In recent years, some employers doing business in the Golden State have required their employees to sign arbitration and employment agreements that require the employee to sue or arbitrate in – or under the law of – another state.
Governor Brown approved a new law last Friday that limits patient exposure to so-called surprise medical bills.
Surface Transportation Board Discusses Boundaries of Federal Preemption of CEQA and Local Land Use Requirements, Denies Petition by Refinery Over Crude-by-Rail Facility
The extent to which the federal Interstate Commerce Commission Termination Act (ICCTA) preempts CEQA has been a topic of much scrutiny recently.
I have seen many lawyers argue themselves OUT of a win by talking too much in court.
California’s legislature has passed two new statutes that increase the protections for employees arbitrating workplace disputes.
On September 23, 2016, the Court of Appeal for the Second Appellate District affirmed a trial court decision denying a petition for writ of mandate filed by a developer challenging various fees—totaling nearly $600,000—in connection with an 11-unit subdivision and condominium complex in West Hollywood.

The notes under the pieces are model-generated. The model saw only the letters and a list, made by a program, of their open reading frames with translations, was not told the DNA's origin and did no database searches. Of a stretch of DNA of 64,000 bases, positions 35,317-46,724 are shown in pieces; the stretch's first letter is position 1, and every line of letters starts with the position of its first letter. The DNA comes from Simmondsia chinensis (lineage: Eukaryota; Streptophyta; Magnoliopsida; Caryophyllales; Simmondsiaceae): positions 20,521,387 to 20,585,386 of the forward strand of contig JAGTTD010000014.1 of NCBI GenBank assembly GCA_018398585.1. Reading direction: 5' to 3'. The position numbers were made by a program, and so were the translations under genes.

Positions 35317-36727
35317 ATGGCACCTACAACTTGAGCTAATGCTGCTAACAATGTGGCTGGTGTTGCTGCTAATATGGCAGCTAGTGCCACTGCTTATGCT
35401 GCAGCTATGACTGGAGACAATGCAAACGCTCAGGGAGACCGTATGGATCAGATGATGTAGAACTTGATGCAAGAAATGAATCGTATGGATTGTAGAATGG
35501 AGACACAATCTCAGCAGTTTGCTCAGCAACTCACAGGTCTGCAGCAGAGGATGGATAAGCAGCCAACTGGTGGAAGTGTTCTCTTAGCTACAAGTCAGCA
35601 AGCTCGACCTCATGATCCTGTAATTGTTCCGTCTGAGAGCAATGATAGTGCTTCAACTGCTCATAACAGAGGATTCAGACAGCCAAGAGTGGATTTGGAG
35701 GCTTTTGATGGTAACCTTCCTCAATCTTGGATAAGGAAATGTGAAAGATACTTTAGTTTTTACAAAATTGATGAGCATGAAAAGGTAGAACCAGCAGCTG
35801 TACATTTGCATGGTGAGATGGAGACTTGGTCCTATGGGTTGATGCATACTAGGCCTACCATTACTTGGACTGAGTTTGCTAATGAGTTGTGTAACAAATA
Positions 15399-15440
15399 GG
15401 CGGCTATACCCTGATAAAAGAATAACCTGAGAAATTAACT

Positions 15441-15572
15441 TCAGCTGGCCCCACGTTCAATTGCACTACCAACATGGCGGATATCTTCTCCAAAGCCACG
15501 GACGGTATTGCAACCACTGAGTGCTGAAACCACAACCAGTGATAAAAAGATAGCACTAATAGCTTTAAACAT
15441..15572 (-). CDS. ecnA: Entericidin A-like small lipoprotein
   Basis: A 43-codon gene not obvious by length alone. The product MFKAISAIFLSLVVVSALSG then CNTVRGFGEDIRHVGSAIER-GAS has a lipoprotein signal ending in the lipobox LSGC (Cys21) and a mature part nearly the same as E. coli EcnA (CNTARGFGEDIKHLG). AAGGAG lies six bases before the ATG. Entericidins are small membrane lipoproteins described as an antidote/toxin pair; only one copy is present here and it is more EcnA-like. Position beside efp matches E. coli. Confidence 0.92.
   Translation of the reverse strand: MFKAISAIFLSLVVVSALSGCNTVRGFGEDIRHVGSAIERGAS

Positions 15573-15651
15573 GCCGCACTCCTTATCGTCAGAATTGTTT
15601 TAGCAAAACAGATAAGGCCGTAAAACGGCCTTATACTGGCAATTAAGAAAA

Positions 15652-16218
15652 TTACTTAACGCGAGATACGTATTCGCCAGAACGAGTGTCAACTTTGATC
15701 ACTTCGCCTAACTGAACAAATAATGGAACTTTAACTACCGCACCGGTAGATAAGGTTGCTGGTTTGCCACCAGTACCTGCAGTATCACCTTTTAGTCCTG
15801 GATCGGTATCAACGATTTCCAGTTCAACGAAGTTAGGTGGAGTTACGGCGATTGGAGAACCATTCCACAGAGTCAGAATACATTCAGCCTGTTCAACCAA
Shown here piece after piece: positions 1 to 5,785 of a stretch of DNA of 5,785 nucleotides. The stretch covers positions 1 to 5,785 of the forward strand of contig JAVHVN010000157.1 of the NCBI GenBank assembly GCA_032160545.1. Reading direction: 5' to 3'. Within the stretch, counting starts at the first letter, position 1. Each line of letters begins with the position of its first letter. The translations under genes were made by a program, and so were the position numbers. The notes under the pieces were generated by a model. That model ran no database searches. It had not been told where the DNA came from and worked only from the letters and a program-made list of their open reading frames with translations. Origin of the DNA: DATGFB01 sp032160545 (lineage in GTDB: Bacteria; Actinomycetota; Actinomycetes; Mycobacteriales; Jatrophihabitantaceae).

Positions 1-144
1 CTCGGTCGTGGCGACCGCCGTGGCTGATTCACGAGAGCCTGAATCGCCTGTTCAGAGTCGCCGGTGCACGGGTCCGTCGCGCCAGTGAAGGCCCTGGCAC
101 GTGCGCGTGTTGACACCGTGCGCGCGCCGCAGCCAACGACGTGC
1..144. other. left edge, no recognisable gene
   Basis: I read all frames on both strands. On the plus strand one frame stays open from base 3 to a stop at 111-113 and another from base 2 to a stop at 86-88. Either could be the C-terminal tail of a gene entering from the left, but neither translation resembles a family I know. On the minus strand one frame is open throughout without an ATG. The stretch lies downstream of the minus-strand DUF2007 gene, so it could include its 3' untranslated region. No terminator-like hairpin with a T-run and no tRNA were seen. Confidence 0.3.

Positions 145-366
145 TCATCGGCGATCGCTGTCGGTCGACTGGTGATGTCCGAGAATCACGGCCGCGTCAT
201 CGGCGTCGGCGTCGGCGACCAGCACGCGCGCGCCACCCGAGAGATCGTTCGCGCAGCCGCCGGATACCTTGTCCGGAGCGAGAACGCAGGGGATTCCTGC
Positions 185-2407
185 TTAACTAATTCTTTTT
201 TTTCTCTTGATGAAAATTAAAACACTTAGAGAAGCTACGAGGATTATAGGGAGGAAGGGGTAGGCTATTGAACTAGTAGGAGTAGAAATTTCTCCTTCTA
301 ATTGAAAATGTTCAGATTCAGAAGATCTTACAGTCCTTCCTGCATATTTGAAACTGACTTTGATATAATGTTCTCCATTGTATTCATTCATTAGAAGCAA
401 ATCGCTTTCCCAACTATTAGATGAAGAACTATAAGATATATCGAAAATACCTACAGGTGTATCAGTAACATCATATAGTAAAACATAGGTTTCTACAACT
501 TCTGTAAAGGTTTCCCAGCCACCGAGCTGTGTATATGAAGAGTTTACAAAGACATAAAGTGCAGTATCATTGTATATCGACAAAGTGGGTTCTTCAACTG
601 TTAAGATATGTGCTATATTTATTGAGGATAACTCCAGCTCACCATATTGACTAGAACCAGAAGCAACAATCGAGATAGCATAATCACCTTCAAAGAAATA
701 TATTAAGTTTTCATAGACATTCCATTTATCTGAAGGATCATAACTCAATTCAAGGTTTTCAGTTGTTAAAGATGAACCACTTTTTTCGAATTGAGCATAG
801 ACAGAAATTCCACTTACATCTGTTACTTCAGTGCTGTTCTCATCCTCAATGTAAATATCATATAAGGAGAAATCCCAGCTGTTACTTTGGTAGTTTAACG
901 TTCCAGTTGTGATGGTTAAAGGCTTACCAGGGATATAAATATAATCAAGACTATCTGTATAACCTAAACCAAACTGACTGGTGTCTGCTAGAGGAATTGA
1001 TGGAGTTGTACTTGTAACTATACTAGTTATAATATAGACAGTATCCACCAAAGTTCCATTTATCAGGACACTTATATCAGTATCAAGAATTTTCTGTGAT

City’s Attempt to Use Emergency Ordinance to Scuttle Unpopular Project Violates Developer’s Vested Right
In Stewart Enterprises Inc., v. City of Oakland (2016) 248 Cal.App.4th 410 the court of appeal provided important clarification on the limits of a local agency’s ability to use an emergency ordinance to reach back and prohibit a previously-approved project.
On September 12, 2016, California Governor Jerry Brown signed AB 1066.
Bay Area Air Quality Management District’s CEQA Guidelines On Pollution Impacts to Project Occupants and Users Are Invalid
The significance thresholds for exposure of receptors to harmful air pollution in the Bay Area Air Quality Management District’s CEQA Guidelines cannot provide the basis for requiring an EIR or mitigation measures, when used to measure the impact of existing air pollution on future occupants or users of a project.
California’s New Law Requires Cal/OSHA to Provide Copies of Citations Issued to Contractors to the Contractor’s State Licensing Board
On September 15, 2016, Governor Brown approved Senate Bill 465 which requires the California Division of Occupational Safety and Health, after consultation with the California Contractors’ State Licensing Board, to transmit to the Board copies of any citations or other actions taken by the Division against a contractor.